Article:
§ 161.1     Waiver of Discharge
Cite as:    Keith M. Lundin, Lundin On Chapter 13, § 161.1, at ¶ ____, LundinOnChapter13.com (last visited __________).
[1]

Section 1328(a) states that the court can approve “a written waiver of discharge executed by the debtor after the order for relief.” The language is clear that prebankruptcy waivers—in a loan document, for example—are not effective. The language is not clear whether a Chapter 13 debtor can waive the discharge with respect to individual debts or only as to all debts.

[2]

Waiver of discharge is rarely seen in Chapter 13 cases. If interpreted to permit a debt-by-debt waiver, § 1328(a) could be useful to Chapter 13 debtors, especially in jurisdictions where the courts are reluctant to confirm plans that compromise claims that would be nondischargeable in a Chapter 7 case.1

[3]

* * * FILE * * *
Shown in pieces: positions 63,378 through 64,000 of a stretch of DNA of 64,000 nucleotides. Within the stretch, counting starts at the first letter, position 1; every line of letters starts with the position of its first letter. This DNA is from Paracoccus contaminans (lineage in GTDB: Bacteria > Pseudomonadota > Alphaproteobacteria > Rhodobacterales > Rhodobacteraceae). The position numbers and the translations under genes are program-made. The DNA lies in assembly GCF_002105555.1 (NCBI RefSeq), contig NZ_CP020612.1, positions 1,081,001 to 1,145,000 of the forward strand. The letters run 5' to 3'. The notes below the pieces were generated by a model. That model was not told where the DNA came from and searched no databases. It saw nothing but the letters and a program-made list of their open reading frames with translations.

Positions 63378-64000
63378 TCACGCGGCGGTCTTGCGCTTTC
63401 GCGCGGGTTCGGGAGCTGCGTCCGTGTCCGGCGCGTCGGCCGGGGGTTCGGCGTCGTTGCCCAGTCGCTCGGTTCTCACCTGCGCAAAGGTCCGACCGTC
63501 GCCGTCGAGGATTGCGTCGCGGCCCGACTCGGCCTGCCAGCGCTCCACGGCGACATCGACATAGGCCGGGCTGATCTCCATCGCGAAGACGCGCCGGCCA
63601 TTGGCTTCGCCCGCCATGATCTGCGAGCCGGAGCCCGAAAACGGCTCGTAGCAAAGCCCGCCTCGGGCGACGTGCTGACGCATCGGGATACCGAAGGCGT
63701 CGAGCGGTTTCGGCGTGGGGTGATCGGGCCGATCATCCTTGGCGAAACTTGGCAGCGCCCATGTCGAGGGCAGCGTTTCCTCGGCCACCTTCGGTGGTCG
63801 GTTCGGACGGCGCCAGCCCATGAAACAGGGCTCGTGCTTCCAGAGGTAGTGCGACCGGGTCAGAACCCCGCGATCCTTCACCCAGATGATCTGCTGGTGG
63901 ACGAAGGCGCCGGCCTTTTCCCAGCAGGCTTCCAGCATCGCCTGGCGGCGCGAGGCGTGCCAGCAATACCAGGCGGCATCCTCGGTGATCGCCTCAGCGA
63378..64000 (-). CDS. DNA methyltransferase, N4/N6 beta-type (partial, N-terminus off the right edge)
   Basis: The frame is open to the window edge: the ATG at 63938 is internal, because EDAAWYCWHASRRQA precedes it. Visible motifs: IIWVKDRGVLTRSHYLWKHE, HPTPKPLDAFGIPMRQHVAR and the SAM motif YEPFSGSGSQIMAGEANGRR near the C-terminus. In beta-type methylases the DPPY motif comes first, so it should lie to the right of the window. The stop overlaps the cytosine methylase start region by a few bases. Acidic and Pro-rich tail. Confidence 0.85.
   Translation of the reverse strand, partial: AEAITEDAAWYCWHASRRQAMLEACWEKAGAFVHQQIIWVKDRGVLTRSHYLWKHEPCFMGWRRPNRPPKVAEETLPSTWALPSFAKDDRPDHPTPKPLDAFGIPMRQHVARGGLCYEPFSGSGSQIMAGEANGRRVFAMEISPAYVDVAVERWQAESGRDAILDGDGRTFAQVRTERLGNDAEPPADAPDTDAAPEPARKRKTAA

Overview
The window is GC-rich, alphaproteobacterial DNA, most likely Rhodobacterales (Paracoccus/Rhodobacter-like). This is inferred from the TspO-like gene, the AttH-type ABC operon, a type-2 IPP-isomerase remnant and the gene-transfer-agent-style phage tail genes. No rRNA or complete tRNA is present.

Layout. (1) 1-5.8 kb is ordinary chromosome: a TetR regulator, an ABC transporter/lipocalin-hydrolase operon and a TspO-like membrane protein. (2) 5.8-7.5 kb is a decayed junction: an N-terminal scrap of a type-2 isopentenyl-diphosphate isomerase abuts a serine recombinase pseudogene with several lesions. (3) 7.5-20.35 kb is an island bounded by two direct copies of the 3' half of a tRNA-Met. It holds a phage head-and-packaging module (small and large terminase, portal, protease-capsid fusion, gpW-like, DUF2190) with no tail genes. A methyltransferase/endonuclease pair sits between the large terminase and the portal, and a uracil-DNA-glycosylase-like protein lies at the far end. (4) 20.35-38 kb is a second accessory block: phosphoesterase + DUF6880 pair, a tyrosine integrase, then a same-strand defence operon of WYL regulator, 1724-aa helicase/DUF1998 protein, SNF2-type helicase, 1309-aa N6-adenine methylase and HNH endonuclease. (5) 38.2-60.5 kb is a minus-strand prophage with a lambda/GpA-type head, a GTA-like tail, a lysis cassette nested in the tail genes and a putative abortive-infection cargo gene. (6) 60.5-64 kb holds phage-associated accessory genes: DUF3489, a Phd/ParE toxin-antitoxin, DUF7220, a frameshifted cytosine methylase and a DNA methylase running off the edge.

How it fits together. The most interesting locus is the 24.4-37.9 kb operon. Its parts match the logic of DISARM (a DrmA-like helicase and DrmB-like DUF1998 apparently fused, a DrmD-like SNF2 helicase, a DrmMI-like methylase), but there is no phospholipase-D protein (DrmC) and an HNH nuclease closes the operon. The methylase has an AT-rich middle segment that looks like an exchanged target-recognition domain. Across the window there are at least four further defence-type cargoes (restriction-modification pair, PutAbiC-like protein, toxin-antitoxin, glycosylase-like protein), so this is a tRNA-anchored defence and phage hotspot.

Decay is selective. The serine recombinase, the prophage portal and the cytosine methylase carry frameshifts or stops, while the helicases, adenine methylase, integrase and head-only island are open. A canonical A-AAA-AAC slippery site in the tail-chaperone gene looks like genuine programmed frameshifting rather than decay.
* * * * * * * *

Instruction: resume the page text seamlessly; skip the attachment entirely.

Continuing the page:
For example, when the debtor has a large claim that would be nondischargeable in a Chapter 7 case, on good-faith2 or unfair- discrimination3 grounds, some courts deny confirmation of plans that propose to compromise the claim or that propose to pay the claim in full at the expense of other unsecured claims. If the debtor can waive discharge of a specific debt under § 1328(a), the debtor might separately classify the nondischargeable claim for pro rata payment through the plan and the balance to survive discharge. Waiver of discharge might be seen as evidence of good faith when the plan is otherwise the debtor’s best effort to manage the effects of prepetition misconduct. In one reported decision, a Chapter 13 debtor’s offer of personal liability for a claim that was discharged in a prior Chapter 7 case was cited by the court as evidence of good faith at confirmation.4